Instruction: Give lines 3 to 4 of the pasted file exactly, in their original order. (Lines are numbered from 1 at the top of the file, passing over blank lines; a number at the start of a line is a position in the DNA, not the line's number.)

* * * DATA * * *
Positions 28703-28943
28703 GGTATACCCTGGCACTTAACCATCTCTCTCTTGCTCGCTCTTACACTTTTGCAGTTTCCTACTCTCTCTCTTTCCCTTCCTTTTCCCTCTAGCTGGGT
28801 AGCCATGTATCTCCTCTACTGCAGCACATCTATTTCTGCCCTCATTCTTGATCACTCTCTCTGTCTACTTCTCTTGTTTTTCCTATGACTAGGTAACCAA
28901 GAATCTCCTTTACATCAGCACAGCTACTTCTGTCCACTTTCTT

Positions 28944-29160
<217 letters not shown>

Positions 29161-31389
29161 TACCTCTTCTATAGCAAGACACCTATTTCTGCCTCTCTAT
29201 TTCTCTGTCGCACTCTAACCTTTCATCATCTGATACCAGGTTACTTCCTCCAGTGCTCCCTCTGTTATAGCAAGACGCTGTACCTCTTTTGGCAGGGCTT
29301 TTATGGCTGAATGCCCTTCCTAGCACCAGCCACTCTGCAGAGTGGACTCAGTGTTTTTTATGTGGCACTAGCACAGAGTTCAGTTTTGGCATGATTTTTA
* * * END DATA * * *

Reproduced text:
28801 AGCCATGTATCTCCTCTACTGCAGCACATCTATTTCTGCCCTCATTCTTGATCACTCTCTCTGTCTACTTCTCTTGTTTTTCCTATGACTAGGTAACCAA
28901 GAATCTCCTTTACATCAGCACAGCTACTTCTGTCCACTTTCTT